Please see the YAS Gallery page for other Deep Sky Objects by YAS member, Graham Moore.
And now for a Clutch of Clusters
Galactic Cluster M35
A fine half-degree diameter fifth magnitude open cluster. Look out for the much smaller and tighter NGC2158 cluster, of magnitude 8.6 (similar magnitude to the Crab) to its lower right.
Galactic Cluster M36
6th magnitude cluster of about 60 stars. best seen in binoculars or low power eyepiece.
Galactic Cluster M37
A fine 6th magnitude open cluster of about 150 stars. As usual, best seen in binoculars or low power telescope eyepiece.
Galactic Cluster M44 – The Beehive or Praesepe
A famous open cluster in Cancer, and at magnitude 3.3, easily visible to the naked eye. It has about 350 stars, 40 of which are visible in good binoculars or a small telescope.
Galactic Cluster M47
In the southern hemisphere and therefore often forgotten, this 5th magnitude open cluster is visible to the naked eye under good conditions. It’s about half a degree in diameter and worthy of your attention. An excellent object for binoculars.
Galactic Cluster M48
Nearer to the celestial equator than M47 and at 5th magnitude, this open cluster contains about 80 stars within a 50 arc minute circle.
Galactic Cluster M50
The last of the clutch. 6th magnitude and containing about 200 stars. It’s about one third the apparent diameter of the Moon so is more compact and easier to see than some of the others. A fine sight in high power binoculars or a telescope on medium power.
And finally, while you’re out there, have a look at Castor, the second brightest star in Gemini. It’s the higher one of the pair, Castor and Pollux. A telescope will soon show it as a double (magnitudes 1.9 and 3.0) separated by about 6 arc seconds. However, it is actually a fascinating multiple star system comprising three doubles. The Wikipedia description of it is worth a read.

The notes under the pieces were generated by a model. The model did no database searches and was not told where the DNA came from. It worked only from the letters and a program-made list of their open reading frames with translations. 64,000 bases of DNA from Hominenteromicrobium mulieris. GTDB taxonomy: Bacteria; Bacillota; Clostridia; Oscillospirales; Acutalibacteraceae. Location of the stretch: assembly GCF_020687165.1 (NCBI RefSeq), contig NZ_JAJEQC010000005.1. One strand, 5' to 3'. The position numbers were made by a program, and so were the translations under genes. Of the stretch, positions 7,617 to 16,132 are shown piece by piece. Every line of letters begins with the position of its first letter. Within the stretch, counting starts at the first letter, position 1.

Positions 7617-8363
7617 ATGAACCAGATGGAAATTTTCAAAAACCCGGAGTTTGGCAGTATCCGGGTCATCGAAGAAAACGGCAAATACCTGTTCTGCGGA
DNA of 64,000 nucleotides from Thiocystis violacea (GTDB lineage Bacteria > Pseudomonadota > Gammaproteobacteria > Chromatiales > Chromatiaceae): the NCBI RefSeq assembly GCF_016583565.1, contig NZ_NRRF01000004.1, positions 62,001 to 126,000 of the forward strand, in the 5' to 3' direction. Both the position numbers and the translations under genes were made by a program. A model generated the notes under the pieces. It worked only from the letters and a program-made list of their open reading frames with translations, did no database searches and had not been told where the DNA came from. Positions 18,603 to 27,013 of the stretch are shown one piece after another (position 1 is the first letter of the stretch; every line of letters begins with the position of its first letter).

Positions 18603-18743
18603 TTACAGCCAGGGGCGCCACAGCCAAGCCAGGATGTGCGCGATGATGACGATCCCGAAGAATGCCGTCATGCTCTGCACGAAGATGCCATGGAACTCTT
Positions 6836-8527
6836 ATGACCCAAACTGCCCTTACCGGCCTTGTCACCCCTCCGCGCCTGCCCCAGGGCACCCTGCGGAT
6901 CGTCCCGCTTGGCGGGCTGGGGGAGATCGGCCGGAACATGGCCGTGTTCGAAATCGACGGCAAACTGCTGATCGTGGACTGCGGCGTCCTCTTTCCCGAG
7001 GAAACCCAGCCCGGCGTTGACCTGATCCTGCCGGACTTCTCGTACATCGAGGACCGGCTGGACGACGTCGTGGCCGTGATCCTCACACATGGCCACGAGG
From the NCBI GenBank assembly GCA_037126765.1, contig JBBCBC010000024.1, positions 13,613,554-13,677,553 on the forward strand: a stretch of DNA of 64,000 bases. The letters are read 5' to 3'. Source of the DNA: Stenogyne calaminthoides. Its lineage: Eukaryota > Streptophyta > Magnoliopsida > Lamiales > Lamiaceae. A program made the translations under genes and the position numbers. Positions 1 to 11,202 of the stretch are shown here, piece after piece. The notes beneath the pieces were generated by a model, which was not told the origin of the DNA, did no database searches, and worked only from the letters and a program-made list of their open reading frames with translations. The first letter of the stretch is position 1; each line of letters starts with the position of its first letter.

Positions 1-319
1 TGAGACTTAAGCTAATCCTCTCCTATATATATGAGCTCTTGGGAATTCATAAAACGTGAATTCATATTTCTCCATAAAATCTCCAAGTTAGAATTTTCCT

Man’s Space Activities
Spotting the International Space Station (ISS)
The ISS will be visible on numerous occasions during the year. The Heavens Above web site gives details for the very date it can be seen. The link above is preset to return the data for sightings from York. Use the left and right chevron buttons to change the date range.
18 February means touchdown for NASA’s latest Mars rover, Perseverance and helicopter, Ingenuity. The 4×4 sized mobile science lab will employ a complex landing sequence featuring a sky crane. A series of cameras on the rover will record the event so you can marvel at this real feat of engineering taking place on another planet! Perseverance will study Martian soil for past and present signs of life and test out new technology for future human missions. Check out this NASA site for the latest updates and live coverage.
General Space News
There’s always something of interest going on in space. See the space.com web site for the latest news. And for a detailed timetable of projected launches and other space-related activities, the Wikipedia web site is an excellent place to start as it has links to each project/mission mentioned.
Note particularly that the James Webb Space Telescope (JWST) is due to be launched in October. This enormous telescope is a marvel of engineering as well as being the largest telescope by far to be positioned at the Sun-Earth Lagrange 2 point, nearly a million miles from Earth.
I wish you clear skies and good viewing. Stay safe.